Bonnie and Tony presented research at the Workshop on Security and Human Behavior (SHB) held at Georgetown University, June 8–9, 2015. Bruce Schneier calls the workshop “the most intellectually stimulating two days of my year”:
This is a small invitational gathering of people studying various aspects of the human side of security. The fifty people in the room include psychologists, computer security researchers, sociologists, behavioral economists, philosophers, political scientists, lawyers, biologists, anthropologists, business school professors, neuroscientists, and a smattering of others. It’s not just an interdisciplinary event; most of the people here are individually interdisciplinary.
Tony presented research on how warnings that interrupt us weaken our ability to respond to security messages through a cognitive phenomenon called “dual-task interference.” Ross Anderson summarized his presentation as follows:
Tony Vance is using fMRI to explore dual-task interference with security behaviour, and in particular security message disregard. People often have to complete two tasks at once, such as clearing email when interrupted by a security warnings, and pay less attention to the secondary task. How can performance change if tasks are tackled in a more rational order, for example? They tested volunteers in an fMRI machine and found they could use brain data to predict performance on a warning task. He concludes that security tasks which interrupt users make us less secure, as the interruption makes them harder to deal with; wherever possible, warnings should be dealt with later.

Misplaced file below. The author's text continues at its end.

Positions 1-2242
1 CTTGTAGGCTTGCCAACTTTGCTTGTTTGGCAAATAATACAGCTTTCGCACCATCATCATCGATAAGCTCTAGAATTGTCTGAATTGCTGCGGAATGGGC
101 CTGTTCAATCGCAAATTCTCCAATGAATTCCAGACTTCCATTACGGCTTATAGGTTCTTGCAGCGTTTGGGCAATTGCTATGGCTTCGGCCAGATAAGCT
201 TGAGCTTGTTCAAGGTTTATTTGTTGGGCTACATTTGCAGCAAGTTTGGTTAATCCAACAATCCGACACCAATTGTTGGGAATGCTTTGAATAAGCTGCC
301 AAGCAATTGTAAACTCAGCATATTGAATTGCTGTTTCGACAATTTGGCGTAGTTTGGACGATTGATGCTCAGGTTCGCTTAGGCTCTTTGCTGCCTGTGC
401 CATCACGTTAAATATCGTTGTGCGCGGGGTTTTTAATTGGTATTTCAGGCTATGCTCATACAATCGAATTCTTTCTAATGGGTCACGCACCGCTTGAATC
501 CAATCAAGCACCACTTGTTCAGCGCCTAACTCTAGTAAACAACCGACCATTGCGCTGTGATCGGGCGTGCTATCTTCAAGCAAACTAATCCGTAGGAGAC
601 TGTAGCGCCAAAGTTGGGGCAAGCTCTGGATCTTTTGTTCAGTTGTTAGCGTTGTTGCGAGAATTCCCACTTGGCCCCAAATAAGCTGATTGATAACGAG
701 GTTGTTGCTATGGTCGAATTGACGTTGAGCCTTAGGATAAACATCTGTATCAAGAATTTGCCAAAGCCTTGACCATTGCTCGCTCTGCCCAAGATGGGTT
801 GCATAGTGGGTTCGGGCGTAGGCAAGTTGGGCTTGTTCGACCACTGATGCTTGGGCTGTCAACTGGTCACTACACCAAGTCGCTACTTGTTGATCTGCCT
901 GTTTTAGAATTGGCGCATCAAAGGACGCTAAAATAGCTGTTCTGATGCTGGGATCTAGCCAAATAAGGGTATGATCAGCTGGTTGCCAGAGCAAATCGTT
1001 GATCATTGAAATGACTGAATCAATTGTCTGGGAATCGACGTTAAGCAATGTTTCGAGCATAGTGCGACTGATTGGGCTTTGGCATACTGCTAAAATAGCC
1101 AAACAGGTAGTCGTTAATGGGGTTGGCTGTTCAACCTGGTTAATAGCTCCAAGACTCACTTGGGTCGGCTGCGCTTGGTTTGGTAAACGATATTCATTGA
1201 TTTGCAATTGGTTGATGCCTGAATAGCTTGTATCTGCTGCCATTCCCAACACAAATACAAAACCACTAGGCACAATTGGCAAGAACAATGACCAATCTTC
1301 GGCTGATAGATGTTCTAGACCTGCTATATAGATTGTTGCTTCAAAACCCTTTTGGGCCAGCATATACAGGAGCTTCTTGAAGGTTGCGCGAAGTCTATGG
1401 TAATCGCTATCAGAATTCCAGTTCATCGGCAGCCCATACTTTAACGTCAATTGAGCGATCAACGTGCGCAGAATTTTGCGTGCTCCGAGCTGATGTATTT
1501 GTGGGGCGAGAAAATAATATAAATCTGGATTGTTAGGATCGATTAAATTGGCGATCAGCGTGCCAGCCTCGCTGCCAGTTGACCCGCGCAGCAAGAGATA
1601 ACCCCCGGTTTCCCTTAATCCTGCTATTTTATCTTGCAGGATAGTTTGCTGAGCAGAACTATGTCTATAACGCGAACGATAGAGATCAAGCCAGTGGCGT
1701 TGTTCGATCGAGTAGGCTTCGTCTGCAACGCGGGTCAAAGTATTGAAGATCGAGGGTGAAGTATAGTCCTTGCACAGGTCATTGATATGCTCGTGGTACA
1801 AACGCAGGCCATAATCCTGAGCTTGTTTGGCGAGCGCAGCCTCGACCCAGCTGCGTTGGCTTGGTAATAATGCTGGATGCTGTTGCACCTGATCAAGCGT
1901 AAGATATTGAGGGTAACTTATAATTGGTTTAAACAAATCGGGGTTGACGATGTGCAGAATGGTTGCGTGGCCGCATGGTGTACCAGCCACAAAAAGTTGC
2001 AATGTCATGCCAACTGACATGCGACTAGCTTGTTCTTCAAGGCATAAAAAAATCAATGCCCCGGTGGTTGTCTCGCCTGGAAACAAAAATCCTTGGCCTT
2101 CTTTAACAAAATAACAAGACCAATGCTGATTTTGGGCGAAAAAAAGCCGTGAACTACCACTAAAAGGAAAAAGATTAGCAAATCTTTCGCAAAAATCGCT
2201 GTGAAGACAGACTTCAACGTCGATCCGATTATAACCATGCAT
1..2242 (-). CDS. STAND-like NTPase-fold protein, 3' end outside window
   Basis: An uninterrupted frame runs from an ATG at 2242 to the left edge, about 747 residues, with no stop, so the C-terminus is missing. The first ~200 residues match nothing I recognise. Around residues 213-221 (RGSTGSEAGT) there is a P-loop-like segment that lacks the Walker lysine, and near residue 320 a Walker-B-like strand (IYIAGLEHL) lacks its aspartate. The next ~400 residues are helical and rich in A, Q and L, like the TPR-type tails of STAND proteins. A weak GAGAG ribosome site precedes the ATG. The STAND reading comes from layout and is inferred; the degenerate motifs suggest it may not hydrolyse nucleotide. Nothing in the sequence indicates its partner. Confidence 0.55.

Bonnie presented on how technostress (stress experienced as a result of using technology) influences our ability to respond to warnings. Ross Anderson summarized her presentation this way:
Bonnie Anderson works in neurosecurity, including how technostress affects the response to security warnings. Subjects think they’re evaluating weather extensions in Chrome; in the treatment conditions, various security warnings are given, and the app asks for access to all your data. Saliva samples measure cortisol levels and subjects were also asked about stress. Curiously, the reports and measurements turned out to be in conflict for most subjects.
Gmunden Retreat on NeuroIS 2015
From June 1–3, Brock and Tony presented research on dual-task interference at the Gmunden Retreat on NeuroIS 2015, held every year in Gmuden, Austria. This is a gathering of researchers in the field of information systems (IS) who use theory and methods from neuroscience to study IS phenomenon. We received encouraging feedback from the participants, who you can see in a group photo here: